Petitioners are two insurance companies that were defendants in class action suits in which the plaintiffs alleged “adverse action” violations. The plaintiffs claimed that the insurers failed to send adverse action notices after using consumer credit report information to offer insurance at a less favorable rate. Plaintiffs alleged a willful violation of FCRA and sought recovery of statutory damages of $100 to $1,000 per class member. The district courts in both cases granted the defendants’ motions for summary judgment, ruling that the plaintiffs had not in fact suffered any adverse action that triggered the insurers’ obligations to send out notice. Neither district court reached the issue of willfulness.

The Ninth Circuit reversed and remanded. See 435 F.3d 1081 (2006). The court first addressed whether, in the insurance context, FCRA’s adverse action notice requirement applies to rates charged in an initial policy of insurance, or if that requirement is instead triggered only by an increase in a rate that the consumer has previously been charged. Rejecting the argument that a rate “increase” under the terms of § 1681a can occur only if a previous policy at a lower rate existed, the Ninth Circuit held that the district courts erred in granting summary judgment for the insurers because the “adverse action” notice requirement can been triggered by the offer of insurance at a higher rate than the consumer would have received had the insurer not used consumer credit report information. Id. at 1090-1092.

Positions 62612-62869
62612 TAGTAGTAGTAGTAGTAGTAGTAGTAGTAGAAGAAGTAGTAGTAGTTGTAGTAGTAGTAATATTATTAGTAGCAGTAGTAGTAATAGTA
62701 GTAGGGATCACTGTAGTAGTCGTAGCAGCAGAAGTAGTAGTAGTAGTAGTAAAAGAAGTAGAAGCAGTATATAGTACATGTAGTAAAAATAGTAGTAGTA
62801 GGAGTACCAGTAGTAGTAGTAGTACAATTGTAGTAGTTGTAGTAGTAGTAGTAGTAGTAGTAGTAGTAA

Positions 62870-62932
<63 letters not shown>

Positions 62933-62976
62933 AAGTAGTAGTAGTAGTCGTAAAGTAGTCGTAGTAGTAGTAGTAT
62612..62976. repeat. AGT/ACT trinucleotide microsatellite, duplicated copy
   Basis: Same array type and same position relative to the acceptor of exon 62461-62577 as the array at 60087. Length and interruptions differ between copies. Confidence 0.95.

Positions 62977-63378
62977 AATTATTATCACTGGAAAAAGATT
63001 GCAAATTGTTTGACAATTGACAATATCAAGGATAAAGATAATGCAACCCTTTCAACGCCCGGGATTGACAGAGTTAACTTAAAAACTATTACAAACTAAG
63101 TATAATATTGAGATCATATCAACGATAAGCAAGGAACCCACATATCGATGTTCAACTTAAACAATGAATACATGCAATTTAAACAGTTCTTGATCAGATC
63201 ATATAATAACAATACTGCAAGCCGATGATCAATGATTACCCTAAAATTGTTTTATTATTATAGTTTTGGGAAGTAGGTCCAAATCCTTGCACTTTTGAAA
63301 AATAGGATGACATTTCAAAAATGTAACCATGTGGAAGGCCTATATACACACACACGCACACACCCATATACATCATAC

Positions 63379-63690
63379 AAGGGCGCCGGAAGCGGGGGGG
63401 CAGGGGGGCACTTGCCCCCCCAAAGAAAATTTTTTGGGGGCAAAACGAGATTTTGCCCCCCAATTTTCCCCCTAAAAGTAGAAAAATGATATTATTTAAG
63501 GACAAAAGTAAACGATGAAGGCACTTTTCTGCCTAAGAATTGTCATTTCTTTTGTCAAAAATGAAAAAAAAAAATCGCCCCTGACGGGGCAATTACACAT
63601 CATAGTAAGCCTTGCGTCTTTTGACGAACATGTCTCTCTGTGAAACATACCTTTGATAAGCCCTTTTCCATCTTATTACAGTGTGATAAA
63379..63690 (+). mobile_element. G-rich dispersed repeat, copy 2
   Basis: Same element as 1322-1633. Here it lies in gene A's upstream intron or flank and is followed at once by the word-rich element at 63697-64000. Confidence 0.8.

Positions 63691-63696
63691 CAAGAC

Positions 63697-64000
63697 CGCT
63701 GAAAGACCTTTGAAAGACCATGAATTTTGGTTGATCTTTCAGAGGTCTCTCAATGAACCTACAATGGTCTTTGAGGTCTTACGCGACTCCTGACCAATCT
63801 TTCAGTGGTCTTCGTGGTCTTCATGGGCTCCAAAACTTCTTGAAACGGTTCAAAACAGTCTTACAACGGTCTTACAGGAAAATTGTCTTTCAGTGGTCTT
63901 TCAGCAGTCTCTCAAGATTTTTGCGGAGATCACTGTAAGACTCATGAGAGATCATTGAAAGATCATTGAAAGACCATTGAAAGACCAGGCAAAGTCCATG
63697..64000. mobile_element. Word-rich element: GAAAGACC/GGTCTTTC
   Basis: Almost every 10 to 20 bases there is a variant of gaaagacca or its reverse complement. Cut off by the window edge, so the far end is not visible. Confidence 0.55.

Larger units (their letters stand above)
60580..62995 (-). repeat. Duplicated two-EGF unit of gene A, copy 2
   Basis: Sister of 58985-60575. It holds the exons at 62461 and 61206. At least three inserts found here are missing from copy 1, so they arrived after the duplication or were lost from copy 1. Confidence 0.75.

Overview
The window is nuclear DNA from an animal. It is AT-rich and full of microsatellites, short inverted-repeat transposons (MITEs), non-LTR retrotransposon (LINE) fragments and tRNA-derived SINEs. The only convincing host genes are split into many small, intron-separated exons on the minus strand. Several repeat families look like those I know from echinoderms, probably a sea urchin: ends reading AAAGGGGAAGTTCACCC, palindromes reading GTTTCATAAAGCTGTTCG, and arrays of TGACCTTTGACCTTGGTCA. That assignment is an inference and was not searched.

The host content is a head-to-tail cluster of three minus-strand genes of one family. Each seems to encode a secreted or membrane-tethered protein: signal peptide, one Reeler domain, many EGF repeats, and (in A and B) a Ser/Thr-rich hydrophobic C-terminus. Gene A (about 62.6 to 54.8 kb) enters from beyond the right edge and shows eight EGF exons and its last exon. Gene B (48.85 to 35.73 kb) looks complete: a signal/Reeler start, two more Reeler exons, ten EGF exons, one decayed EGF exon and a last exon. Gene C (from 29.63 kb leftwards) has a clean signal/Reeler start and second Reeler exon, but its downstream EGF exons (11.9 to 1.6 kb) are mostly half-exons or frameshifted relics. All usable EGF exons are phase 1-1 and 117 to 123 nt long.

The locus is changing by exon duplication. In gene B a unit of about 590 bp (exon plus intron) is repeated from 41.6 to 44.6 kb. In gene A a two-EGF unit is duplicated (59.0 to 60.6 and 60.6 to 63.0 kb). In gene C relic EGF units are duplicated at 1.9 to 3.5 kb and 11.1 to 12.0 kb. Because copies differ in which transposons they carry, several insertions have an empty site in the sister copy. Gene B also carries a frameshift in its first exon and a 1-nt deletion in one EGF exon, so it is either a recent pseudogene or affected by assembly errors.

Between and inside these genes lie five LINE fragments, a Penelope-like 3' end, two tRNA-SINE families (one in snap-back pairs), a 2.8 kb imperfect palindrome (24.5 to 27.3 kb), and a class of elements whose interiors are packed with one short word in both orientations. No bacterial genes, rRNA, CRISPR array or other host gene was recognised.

The court then turned its attention to the definition of willfulness. The court ruled that, if a company violates FCRA, “either knowing that the action violates the rights of consumers or in reckless disregard of those rights, the company will be liable under 15 U.S.C. § 1681n.” Id. at 1099 (emphasis added). In adopting a “reckless disregard” standard, the court created a split with at least five other circuit courts that define “willful” in terms of a “knowing and intentional” FCRA violation. See, e.g., Ruffin-Thompkins v. Experian Info. Solutions, Inc., 422 F.3d 603 (7th Cir. 2005); Phillips v. Grendahl, 312 F.3d 357, 370 (8th Cir. 2002); Dalton v. Capital Associated Indus., Inc., 257 F.3d 409, 418 (4th Cir. 2001); Cousin v. Trans Union Corp., 246 F.3d 359, 372 (5th Cir. 2001); Duncan v. Handmaker, 149 F.3d 424, 429 (6th Cir. 1998).